Froome on top of the world as Quintana shows his potential
Chris Froome completed his decade-long journey from the back roads of Kenya riding an MTB bike as a kid to the pinnacle of world cycling as he claimed his maiden Tour de France victory – and Britain and Team Sky's second in a row.
A quick glance at the overall classification of the Tour confirms that – once again, as with Bradley Wiggins last year – this was no opportunistic triumph. Froome's lead of five minutes and three seconds over second-placed Nairo Quintana, the dazzlingly talented Colombian climber who looks set to be one of his top challengers next year, is the biggest winning margin since 2004.
Neither Quintana nor Joaquim Rodriguez could challenge the 28-year-old Sky rider this year. The man who arguably tried the hardest to meet Froome head-on, arch-rival Alberto Contador, paid the highest price for his refusal to accept the Sky leader's domination, and finished fourth.
There are three stage wins, too, in the bag for Froome – one of them on Mont Ventoux, France's single hardest climb, where Froome effectively made the Tour his to lose. And even when he thought he would not have a chance of victory, in last week's time trial at Gap, Froome still won: he was that good.
His domination was such that he came within a whisker of taking the King of the Mountains title, too. After runner-up finishes in the 2012 Tour and the Vuelta a Espana in 2011 already to his name, Froome is confirmed as the new king of stage racing. And he is far from ruling out future Tours either.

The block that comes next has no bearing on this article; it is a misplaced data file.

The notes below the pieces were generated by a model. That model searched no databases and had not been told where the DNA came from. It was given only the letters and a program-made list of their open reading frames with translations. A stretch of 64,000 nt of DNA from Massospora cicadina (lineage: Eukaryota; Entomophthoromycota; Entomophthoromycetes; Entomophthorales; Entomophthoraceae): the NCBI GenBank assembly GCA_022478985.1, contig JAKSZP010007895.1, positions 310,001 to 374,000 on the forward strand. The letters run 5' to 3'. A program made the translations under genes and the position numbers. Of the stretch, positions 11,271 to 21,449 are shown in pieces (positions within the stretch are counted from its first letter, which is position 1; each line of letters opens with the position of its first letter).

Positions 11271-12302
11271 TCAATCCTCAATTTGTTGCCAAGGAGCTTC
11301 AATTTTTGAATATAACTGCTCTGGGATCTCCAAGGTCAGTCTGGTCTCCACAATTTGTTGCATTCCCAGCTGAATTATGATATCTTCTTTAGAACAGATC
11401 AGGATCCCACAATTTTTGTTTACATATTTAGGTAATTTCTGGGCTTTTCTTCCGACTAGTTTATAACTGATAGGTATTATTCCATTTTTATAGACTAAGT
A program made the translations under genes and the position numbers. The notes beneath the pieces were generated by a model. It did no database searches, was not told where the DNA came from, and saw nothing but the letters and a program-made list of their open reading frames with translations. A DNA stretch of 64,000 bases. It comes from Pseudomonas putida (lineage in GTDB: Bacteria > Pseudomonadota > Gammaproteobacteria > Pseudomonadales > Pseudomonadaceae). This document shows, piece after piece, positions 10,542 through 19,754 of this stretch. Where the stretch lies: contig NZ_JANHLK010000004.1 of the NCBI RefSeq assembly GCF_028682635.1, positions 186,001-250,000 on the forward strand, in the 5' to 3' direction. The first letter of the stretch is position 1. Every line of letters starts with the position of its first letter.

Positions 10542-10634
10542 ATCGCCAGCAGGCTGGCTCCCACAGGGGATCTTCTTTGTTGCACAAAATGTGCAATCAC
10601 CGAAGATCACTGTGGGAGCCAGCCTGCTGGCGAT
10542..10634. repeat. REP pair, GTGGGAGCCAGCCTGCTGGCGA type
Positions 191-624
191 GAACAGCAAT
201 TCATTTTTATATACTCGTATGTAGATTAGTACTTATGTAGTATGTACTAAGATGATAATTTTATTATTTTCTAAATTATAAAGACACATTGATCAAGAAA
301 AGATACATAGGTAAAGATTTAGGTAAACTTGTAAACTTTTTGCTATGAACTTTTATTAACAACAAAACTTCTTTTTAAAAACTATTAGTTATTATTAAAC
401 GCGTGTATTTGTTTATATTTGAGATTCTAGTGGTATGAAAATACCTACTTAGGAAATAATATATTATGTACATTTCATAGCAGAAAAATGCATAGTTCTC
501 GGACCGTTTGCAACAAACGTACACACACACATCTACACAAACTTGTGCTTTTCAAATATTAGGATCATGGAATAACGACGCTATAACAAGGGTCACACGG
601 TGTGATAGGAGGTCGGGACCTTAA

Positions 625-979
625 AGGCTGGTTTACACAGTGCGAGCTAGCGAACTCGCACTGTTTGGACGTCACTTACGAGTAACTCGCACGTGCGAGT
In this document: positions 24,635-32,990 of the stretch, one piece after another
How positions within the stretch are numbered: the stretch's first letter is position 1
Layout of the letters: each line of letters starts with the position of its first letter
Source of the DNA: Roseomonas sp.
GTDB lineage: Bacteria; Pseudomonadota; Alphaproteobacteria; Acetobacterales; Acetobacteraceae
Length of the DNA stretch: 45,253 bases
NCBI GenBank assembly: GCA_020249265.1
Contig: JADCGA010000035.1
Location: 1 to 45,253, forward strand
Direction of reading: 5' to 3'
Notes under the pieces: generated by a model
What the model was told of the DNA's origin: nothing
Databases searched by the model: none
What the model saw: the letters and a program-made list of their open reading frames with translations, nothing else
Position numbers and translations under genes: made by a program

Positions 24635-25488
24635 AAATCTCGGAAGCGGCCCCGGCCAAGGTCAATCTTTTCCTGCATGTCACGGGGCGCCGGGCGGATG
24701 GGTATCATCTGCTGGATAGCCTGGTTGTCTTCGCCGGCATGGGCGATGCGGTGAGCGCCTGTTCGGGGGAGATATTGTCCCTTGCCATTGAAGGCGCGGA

"The experience of everything I've done building up to here has really been a massive learning curve, as much as this Tour itself has been," Froome said. "It would be a shame not to carry that experience forwards and use it in future editions.
"If I look at my career now and at what my ambitions are as a pro cyclist, to come and target the Tour again has got to be my biggest goal. And to be able to do that year after year through your prime period has got to be my main focus.
"I'm pretty well balanced in terms of I can time-trial pretty well, I can climb pretty well... I can't see what else they can put in the Tour that I would struggle with."
However, Froome (right) is not the only rider to have had a breakthrough: the man who stood closest to him on the podium, Colombia's Quintana, was just as impressive. The winner of the final mountain stage, second overall and Best Young Rider would be an impressive enough debut for the 23-year-old Movistar rider, the first rider to stand on the podium of the Tour in his maiden race since Jan Ullrich in 1996. Quintana is also the youngest rider to win the King of the Mountains jersey since legendary climber Charly Gaul in 1955, who won it aged 22. And Quintana is the first to net two second classifications, too, since a certain Eddy Merckx did so in 1969. Watch this space.
But if Quintana is perhaps the future of the Tour de France, there is no question who dominates its present. On the wider scale, Froome's victory reinforces Britain's position as one of the superpowers in road-racing.
This was not begun by Sky, but was a development initiated by Mark Cavendish when he won multiple stages of the Giro and Tour in 2008 and continued by Wiggins, with Garmin, with his podium finish in the Tour in 2009.
Froome's long journey from the Kenya dirt tracks via a South African university education and racing in Italy in his early professional years is a story of what cycling's bigwigs like to call mondialisation.
If Quintana's second place sees Latin America return to cycling's blue riband race at its highest level ever, in the same Tour that saw a South African, Daryl Impey, wear the yellow jersey, Froome's victory represents a huge breakthrough for a new continental player in the sport.
Meanwhile, Dan Martin was 97th in Saturday's stage and 123rd yesterday to finish 33rd in the overall GC. In a thrilling Paris climax, Marcel Kittel took the stage, just ahead of Andre Greipel with Mark Cavendish third. (© Independent News Service)